So, there is an older tradition in the party, one that had already been significantly modified by amalgamating Appalachian Jacksonians with the ethnic urban machines, rejecting tidewater Southern influence (Note – Much of my categorization of Anglo populations comes from Albion's Seed: Four British Folkways in America by David Hackett Fischer) which almost immediately is thrust into tension with the newly minted intelligentsia of the New Deal. The Stevensonians present the old progressive argument – our way is better because it is rational, smarter, experimental, efficient, uplifting, rules-based - and add to it the cry of the credentialed - we run it better because of our expertise. Think of someone in the 1990s who knows a business inside and out, who comes into the office one day to find a computer on his desk and a geek standing by to teach him how to use it.
Thanks for the history lesson, but where in all of this is radicalism? For the most part, outside of the party proper, though different expressions of radicalism are associated with the two major strands within the party. With the Stevensonian base, there is the home of intellectual radicalism. This is what the Right wants everyone to think of as paradigmatic of the Left, even as it has never been particularly effective. It tends to be limited to think tanks, graduate seminars and bloviating bloggers (Me! Me!), but it is also where you find reprobates like William Ayers, who tried to justify his terrorism and murders with intellectual clap-trap. Outraging bourgeois sensibilities for fun and profit, and never mind the bodies we leave behind. I would dump losers like Ward Churchill into this bucket as well, who imagine that crude anti-Americanism and ham fisted “analysis” of imperialism justifies praising the butchery of thousands in the World Trade Center. These are people external to the political system for the most part, who are able to attain standing in certain enclaves where other Left intellectuals romanticize what they hear and imagine themselves to be cool radical outlaws because of the putrid company they keep. These moral midgets provide the Right with a very effective club to use against the Left.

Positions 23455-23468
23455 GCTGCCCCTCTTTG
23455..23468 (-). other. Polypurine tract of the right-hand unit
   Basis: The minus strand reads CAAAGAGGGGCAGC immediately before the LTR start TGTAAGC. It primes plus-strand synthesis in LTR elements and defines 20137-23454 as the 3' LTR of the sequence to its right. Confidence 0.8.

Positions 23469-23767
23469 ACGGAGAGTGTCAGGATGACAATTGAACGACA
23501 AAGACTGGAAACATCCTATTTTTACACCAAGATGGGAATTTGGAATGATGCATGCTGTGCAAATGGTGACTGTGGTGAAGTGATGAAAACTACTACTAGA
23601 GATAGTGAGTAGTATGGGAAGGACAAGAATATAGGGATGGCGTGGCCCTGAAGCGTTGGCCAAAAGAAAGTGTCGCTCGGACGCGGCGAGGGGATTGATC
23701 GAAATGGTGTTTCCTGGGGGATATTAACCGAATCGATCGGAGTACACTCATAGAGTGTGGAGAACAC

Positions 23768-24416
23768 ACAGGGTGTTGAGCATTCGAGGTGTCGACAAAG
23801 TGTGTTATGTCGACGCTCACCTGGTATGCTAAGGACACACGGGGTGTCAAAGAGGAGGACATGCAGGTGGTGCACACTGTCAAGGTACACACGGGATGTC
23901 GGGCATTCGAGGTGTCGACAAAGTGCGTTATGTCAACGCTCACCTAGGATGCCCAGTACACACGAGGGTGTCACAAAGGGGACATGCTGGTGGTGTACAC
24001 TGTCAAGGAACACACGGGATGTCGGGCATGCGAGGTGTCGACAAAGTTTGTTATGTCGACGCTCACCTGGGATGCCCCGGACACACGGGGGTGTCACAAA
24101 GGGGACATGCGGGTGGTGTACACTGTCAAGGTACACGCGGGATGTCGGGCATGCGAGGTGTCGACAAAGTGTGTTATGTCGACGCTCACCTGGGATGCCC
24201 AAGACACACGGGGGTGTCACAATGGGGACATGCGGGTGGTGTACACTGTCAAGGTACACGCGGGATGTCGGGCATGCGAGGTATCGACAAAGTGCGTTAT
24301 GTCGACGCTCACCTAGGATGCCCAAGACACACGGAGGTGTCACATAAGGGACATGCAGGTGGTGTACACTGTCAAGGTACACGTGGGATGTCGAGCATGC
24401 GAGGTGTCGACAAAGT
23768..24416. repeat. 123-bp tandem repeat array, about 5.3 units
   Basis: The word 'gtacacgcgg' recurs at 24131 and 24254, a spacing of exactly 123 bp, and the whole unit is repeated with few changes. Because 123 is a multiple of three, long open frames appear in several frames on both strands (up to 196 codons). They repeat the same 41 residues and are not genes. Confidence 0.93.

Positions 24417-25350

There is a different kind of radicalism that tends to find greater expression within the Truman strand, but which, because it shares the porous quality of that mode of political participation, is fully open to all parts of the Left. This radicalism comes primarily out of labor unions and civil rights, though it also finds a home in peace and environmental activism, and it is performed by people from every part of the Left. This radicalism is not conducted within the heads of people who are already quite comfortably situated in society, but is done on the street to transform the institutional structure of the polity itself. This radicalism is what actually terrifies the Right and is the kind that can result in a fundamental modification to the society as such. It does not happen very often and its goals are usually both modest and profound. To be paid what you are worth. To be judged by the content of your character. To have the same civil protections that a white/male/straight/rich person enjoys. To have food, shelter and care commensurate with leading a dignified life. This radicalism is a challenge to entrenched privilege and will result in a reallocation of power and social goods.
The success or failure of Democratic radicalism depends critically upon the efforts of the Truman strand of the party. The genteel reformists have no skin in the game, so to speak, and can take or leave these fundamental claims for a later time. I don’t think it is a mistake that it was Truman and LBJ who forced the country to move decisively towards ending segregation. I do not think the participation in and tolerance of misogyny from the “educated class” this electoral round is a mistake either, noticeable among women of that class as much as among the men. I may be disgusted but I am not surprised by the willingness of the “progressive” blogosphere to push things as fundamental as universal health insurance and Social Security off to the side in favor of gushing over cool ironic detachment and the ability to make sly cultural references.
It’s easy to denounce the entire corrupt US government, or to declare you are not a part of the great unwashed, but belong to an archipelago. It does not require courage. One needs nothing but an ego, a distorted view of your own self-importance, and an internet connection for that form of radicalism. It is not very radical, nor does it really make you part of Left politics.
True radicalism is the courage to say “No, I’m sitting here,” on a bus ride, not knowing if this might mean your death. And that courage is the heart and soul of Left politics.
Equality has always been the most radical thought in politics.